I’m proud to call myself a WordPress contributor yet again with the recent 3.8 “Parker” release. This is an amazing update to the world’s best CMS, with a focus on device support in the refreshed admin interface, better widget and theme administration, a new default theme, and much more.
As with Twenty Twelve and Twenty Thirteen my primary role in the project was launching a new default theme, Twenty Fourteen. This time the goal was a bit different: create a beautiful magazine-style site with WordPress. And launch it before the new year.
Twenty Fourteen started with an all-star team of Takashi Irie (designer) and Konstantin Obenland (lead developer) and we were joined by many contributors in the WordPress community, notably Nick Halsey (aka celloexpressions) who’d contributed to previous default themes and had a big impact again.
As with Twenty Twelve WordCamp contributor days were a big highlight for me during the 3.8 cycle. For 3.8 and Twenty Fourteen kicked things off at WCSF 2013 contributor day and then did a bunch of testing at WordCamp London (see the above photos for beautiful evidence). It was amazing to meet other WordPress contributors in person, work and talk together, and improve the software we love and use daily—people like Joan and Ben. This is why I love being a part of this community!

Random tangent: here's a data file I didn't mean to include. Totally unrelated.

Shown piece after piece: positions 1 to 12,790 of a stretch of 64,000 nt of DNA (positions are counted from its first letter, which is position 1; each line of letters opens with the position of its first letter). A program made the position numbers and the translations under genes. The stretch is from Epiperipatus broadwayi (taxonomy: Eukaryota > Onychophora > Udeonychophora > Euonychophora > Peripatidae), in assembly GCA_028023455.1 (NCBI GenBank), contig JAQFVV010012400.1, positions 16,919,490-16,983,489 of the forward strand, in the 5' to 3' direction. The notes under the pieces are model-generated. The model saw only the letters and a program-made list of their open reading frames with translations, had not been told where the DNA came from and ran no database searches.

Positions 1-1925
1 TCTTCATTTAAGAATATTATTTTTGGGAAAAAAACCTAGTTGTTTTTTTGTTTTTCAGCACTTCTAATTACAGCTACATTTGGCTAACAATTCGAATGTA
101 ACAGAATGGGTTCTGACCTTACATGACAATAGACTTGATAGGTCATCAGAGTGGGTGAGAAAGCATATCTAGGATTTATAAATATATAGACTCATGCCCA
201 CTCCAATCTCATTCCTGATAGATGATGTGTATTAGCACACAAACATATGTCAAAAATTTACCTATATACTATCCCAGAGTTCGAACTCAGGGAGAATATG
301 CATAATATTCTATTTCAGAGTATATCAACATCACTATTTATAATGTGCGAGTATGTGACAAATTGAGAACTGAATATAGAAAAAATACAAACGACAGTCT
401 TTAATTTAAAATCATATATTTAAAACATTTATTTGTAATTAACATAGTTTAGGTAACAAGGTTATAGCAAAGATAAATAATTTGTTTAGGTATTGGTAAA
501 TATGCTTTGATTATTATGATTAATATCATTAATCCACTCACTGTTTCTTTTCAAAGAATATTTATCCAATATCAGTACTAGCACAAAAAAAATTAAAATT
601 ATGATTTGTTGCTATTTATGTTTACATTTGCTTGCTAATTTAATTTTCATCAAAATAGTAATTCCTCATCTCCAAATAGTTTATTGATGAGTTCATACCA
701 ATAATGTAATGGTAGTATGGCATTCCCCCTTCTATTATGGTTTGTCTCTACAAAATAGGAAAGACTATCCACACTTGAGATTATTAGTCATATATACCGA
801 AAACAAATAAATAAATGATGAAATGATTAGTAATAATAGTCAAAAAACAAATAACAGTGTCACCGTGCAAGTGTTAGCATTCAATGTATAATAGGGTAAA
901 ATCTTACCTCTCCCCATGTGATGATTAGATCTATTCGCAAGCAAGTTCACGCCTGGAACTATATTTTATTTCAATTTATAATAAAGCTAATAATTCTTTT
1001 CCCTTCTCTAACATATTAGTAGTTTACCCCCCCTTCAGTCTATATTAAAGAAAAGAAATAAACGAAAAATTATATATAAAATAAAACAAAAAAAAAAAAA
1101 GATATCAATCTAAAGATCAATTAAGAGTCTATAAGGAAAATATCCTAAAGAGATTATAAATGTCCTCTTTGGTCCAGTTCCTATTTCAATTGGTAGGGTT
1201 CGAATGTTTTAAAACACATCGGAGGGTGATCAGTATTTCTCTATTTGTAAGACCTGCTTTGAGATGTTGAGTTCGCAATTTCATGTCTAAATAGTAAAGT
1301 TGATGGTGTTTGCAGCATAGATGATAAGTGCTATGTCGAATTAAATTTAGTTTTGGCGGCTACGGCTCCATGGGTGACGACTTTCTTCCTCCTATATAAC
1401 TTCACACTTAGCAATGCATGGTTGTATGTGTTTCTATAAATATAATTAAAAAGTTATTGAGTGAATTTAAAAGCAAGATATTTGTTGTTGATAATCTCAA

More about Twenty Fourteen:
- Twenty Fourteen demo site to see it in action.
– Takashi’s recap and the design decisions for Further (the predecessor to Twenty Fourteen).
– The Fourteen Colors plugin by Nick Halsey in case you’d like to customize the look a bit more.
– Background post on WPTavern: WordPress 3.8 – Taking The Default Theme Further.
– The philosophy behind default WordPress themes—and why they are named after the year (Twenty Twelve, Thirteen, Fourteen… ): Why Default Themes Change Each Year.
Enjoy, and happy new year.
A highlight of WordCamp London last weekend was meeting two WordPress friends I’d previously only talked to online:
Joan Artés …
… and Ben Gillbanks.
Cheers, guys. Thanks also for your contributions to Twenty Fourteen on Sunday’s Contributor Day.
A bit late posting this but it’s still very much on my mind.
With WordPress 3.6 I was honored once again to be part of the team for the newest default WordPress theme. For Twenty Thirteen Joen Asmussen pulled out all the stops, working from Matt’s vision for something new and bold and colorful. I’m still tingly from the first time I saw the design.
Check out the demo and read on for all the juicy details:
- Background and introduction post by 3.6 lead Mark Jaquith.
– Joen’s recap: Four Little Numbers.
– Lead developer Konstantin Obenland presents: Twenty Thirteen – Ins and Outs of Developing a Default Theme (slides).
– Joen’s alternate color versions and original PSD: Twenty Thirteen: Make It Yours.
If you missed the 3.6 announcement or want to know what’s next for WordPress I highly recommend watching 3.6 and State of the Word.
Must watch TV if you are into WordPress themes, even the slightest bit. Inspiring and amazing talk.